The Supreme Court has ruled that the government has the power to ban or forfeit any publication that endangers public order even if it means restricting the freedom of expression guaranteed by the Constitution.
"It is true that forfeiture of a newspaper or book or a document is a serious encroachment on the right of a citizen, but if forfeiture is called for in the public interest it must without a doubt have pre-eminence over any individual interest," a bench of Justices B P Singh and H S Bedi observed while upholding the Karnataka government's decision to ban a vernacular novel.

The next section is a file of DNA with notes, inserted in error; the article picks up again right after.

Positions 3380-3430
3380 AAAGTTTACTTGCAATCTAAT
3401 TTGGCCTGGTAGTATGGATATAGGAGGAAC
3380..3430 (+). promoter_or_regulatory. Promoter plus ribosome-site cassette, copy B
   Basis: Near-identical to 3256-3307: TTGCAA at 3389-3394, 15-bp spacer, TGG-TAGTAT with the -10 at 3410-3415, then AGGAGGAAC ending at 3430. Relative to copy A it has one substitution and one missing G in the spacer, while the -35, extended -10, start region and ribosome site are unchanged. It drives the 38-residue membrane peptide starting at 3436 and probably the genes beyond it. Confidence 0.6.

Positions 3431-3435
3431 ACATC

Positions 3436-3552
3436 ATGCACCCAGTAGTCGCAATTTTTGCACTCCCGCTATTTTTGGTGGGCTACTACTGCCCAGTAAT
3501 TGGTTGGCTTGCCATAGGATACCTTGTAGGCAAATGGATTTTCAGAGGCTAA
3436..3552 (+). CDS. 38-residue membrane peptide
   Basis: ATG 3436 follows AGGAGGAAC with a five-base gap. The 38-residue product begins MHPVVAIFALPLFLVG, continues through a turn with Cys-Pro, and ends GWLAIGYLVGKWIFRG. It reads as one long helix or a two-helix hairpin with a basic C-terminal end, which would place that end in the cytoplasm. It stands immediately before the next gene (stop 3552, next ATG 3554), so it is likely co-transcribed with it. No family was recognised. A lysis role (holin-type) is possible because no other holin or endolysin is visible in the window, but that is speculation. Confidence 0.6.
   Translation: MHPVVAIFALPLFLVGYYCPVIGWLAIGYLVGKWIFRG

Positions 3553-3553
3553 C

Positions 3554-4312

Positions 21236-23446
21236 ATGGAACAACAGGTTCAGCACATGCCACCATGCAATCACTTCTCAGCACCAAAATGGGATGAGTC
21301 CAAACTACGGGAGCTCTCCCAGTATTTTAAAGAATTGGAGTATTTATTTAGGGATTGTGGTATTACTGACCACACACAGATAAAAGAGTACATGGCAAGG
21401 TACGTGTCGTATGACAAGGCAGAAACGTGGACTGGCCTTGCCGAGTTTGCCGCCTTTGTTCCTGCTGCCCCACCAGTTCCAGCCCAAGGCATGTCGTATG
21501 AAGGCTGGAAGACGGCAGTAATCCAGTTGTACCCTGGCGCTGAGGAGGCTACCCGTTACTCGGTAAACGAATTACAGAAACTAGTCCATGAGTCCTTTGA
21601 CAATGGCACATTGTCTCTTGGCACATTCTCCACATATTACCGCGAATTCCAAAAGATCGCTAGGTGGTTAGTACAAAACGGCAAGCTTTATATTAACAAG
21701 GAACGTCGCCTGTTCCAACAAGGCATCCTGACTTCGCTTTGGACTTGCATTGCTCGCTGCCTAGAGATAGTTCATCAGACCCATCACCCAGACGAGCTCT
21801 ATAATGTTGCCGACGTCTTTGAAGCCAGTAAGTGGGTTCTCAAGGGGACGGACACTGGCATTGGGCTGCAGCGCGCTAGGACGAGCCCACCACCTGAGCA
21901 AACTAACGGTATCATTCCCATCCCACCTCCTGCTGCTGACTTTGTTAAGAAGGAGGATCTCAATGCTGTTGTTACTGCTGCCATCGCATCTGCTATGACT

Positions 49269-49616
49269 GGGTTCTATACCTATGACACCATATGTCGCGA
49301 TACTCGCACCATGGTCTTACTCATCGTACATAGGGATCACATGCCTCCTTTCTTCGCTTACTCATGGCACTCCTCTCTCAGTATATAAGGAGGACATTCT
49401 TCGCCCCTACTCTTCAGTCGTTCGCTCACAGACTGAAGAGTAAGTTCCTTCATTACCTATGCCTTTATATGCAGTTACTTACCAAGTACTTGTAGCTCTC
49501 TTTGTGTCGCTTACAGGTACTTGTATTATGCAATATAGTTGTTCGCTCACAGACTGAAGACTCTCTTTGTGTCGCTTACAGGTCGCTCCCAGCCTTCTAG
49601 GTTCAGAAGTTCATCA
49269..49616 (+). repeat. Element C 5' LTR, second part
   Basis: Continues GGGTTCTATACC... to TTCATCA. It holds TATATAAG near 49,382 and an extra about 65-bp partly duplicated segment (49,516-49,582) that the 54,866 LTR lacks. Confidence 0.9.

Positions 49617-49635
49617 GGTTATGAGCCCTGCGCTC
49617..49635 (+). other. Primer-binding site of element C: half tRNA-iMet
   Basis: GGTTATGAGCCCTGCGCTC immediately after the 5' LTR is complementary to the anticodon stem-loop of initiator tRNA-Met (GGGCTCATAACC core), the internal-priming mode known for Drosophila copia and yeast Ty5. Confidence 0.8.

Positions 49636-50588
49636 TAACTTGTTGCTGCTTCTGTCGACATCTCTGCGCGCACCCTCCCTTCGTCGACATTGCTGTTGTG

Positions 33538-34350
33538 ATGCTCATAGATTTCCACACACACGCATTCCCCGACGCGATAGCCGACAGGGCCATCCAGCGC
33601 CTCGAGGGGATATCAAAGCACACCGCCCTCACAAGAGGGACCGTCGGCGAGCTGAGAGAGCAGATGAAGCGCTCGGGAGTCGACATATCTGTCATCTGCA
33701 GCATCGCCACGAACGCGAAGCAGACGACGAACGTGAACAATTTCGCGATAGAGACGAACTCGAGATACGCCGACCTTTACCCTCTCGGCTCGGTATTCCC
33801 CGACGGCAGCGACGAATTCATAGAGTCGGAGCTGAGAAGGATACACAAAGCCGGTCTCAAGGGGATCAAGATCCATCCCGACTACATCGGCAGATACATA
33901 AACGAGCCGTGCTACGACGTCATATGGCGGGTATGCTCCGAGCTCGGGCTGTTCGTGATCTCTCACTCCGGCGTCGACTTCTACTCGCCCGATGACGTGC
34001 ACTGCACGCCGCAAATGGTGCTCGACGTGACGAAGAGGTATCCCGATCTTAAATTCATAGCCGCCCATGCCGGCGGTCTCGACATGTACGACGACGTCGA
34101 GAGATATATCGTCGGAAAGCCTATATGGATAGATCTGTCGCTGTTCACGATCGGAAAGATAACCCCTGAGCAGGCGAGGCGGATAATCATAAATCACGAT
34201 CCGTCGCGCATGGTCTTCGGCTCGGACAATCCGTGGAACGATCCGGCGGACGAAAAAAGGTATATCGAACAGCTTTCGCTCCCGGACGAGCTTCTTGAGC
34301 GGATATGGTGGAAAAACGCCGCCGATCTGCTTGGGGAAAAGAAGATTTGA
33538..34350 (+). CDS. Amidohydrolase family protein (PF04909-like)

The novel Dharmakaarana on 12th century saint Basaveshwara, also known as Basvanna, contained alleged derogatory references to the sage and was banned in 1995 by the state government following a public outcry.
It was banned by invoking section 95 of CrPC under which the government can ban any book or publication that contains objectionable matter that is intended to promote feelings of enmity and hatred between different classes of citizens.
Author P V Narayana and others challenged the ban in the Karnataka High Court, which upheld the government's decision. Following this, an appeal was filed in the Supreme Court.